Carbon monoxide (CO), a colorless and odorless gas, has antiapoptotic properties (second link). It can also enhance plasma coagulation. Patients with brain tumors have a high incidence of deep vein thrombosis and venous thromboembolism.
Dr. Vance G. Nielsen and colleagues from the departments of Anesthesiology, and Surgery, The University of Arizona, Tucson, Arizona, hypothesized that patients with brain tumors had increased hemeoxygenase-1 (HO-1) activity, responsible for endogenous production of CO during the catabolism of heme, increased CO production, increased plasmatic hypercoagulability, and formation of carboxyhemefibrinogen (COHF), through which CO has been shown to enhance coagulation. Their work will be published in the article titled “Brain Tumors Enhance Plasmatic Coagulation: The Role of Hemeoxygenase-1” and appeared in the May 2014 issue of Anesthesia & Analgesia.
The authors studied the blood coagulation profile of 20 non-smoking patients, average age 50 years, with brain tumors who were scheduled to undergo craniotomy. Compared to normal coagulation profiles, in patients with brain tumors the time to maximum rate of thrombus formation was faster and maximum velocities of clot growth and final clot strengths significantly greater. In other words, they were hypercoagulable. In the authors’ laboratory, normal carboxyhemoglobin (COHb) levels are 0% to 1.5%. For the brain tumor patients, the average was 1.5%. In 10 patients the COHb levels were greater than 1.5%. Twelve patients had COHF formation; of these, 5 were also hypercoagulable. Eleven patients with COHF formation had COHb values >0.91%.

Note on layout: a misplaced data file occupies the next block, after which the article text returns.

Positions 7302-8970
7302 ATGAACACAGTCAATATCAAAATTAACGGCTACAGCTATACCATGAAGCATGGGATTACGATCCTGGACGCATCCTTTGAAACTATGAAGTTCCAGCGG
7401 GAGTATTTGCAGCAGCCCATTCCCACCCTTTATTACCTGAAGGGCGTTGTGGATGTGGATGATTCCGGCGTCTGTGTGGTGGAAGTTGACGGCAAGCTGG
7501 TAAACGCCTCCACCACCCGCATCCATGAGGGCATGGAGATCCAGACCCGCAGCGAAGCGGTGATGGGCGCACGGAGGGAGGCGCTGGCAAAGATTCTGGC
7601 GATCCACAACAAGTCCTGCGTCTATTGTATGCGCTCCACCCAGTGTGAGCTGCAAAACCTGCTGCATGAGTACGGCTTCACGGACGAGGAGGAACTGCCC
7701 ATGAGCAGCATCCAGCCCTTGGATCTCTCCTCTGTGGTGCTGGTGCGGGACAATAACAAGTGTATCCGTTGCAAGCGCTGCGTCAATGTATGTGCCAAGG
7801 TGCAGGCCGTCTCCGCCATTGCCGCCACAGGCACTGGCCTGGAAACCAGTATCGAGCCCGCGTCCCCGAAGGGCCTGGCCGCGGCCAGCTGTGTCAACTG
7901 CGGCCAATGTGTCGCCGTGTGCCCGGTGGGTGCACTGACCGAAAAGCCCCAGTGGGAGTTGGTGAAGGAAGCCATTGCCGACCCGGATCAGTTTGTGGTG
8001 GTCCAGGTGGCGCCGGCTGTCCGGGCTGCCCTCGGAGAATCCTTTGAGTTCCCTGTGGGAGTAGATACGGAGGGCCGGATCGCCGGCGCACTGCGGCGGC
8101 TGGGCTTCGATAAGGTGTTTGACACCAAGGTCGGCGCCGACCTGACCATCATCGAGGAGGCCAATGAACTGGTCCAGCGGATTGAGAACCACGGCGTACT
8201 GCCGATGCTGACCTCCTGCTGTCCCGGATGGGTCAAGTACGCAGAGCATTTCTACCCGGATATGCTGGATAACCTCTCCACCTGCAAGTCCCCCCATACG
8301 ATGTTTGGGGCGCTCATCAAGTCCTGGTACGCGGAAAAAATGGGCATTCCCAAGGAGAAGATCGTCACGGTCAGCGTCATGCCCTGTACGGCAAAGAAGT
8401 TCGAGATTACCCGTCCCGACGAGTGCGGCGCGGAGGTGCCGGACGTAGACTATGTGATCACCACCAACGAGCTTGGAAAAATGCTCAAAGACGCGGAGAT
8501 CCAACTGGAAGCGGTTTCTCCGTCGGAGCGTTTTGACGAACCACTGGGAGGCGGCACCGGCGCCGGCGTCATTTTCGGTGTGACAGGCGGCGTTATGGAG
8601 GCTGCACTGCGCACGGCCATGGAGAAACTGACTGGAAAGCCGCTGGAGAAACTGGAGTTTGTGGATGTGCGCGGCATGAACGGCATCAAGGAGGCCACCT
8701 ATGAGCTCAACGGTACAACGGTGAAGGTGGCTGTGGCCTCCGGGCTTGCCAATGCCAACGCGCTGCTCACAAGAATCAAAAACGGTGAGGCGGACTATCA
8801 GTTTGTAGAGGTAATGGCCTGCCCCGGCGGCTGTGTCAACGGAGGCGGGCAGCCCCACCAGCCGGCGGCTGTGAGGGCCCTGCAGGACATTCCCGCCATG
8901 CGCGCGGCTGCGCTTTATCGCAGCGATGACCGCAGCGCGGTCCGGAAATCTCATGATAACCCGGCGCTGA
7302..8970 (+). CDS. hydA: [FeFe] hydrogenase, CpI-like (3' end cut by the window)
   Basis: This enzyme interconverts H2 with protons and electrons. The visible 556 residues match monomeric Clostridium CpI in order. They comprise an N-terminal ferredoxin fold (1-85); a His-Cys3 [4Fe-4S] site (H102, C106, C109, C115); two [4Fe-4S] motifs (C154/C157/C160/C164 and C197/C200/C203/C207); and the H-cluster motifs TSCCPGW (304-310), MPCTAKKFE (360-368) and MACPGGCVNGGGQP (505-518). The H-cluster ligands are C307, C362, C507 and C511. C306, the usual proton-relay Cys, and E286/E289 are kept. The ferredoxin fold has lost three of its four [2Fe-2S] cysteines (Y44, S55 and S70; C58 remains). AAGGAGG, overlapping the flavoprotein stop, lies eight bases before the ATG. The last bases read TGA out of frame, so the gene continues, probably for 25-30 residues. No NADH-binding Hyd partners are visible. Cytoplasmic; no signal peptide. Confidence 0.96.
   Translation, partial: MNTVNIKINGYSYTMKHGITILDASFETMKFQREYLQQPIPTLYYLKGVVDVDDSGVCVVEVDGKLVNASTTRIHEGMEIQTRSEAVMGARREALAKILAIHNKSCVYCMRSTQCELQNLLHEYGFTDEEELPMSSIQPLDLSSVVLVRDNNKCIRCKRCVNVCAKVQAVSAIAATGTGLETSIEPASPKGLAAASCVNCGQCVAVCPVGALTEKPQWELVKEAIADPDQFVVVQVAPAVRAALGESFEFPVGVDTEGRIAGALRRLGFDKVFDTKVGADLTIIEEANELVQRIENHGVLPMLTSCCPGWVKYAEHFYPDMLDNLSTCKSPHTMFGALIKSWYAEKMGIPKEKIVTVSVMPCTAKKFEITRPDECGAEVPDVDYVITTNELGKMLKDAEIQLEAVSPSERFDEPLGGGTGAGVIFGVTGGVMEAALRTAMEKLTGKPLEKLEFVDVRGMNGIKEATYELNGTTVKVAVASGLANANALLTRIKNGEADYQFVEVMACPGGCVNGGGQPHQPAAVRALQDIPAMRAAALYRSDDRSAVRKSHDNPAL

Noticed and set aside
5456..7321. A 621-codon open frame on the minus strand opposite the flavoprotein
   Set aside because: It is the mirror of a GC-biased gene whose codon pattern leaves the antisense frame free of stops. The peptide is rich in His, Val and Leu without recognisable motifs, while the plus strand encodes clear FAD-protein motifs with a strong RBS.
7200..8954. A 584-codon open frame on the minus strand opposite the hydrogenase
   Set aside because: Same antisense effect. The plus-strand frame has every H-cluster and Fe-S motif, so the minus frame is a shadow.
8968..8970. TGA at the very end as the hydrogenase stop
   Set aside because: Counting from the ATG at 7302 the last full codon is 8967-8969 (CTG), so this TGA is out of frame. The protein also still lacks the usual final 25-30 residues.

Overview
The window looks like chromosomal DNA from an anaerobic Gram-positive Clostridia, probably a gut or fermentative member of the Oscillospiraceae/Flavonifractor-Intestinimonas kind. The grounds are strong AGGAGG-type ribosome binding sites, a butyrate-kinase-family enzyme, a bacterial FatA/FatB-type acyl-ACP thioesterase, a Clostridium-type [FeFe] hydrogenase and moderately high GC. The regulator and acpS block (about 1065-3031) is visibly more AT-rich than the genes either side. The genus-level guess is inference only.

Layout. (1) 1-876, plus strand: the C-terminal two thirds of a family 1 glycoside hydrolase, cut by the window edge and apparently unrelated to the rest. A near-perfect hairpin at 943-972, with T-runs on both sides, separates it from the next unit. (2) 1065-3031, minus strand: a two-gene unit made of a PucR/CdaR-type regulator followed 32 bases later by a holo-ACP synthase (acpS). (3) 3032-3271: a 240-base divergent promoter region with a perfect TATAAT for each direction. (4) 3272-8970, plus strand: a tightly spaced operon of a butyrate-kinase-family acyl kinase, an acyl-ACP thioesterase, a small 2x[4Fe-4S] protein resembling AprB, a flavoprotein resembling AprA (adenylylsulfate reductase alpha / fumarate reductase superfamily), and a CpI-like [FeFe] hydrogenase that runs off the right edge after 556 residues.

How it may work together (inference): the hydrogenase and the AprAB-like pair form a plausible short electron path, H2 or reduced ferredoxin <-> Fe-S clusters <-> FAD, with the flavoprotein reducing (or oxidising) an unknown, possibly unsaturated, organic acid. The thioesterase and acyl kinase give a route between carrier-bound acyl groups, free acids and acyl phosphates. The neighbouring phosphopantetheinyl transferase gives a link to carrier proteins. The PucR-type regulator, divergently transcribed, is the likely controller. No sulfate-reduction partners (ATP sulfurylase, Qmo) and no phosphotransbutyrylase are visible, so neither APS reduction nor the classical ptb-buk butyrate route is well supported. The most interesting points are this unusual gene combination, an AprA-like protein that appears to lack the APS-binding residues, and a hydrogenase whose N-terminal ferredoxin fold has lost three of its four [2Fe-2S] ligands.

As the authors note, these results are preliminary. More patients need to be studied to better understand the relationship between CO formation, hypercoagulability, deep vein thrombosis, and venous thromboembolism. At the very least, however, the results of this study highlight the association between hypercoagulation and brain tumors.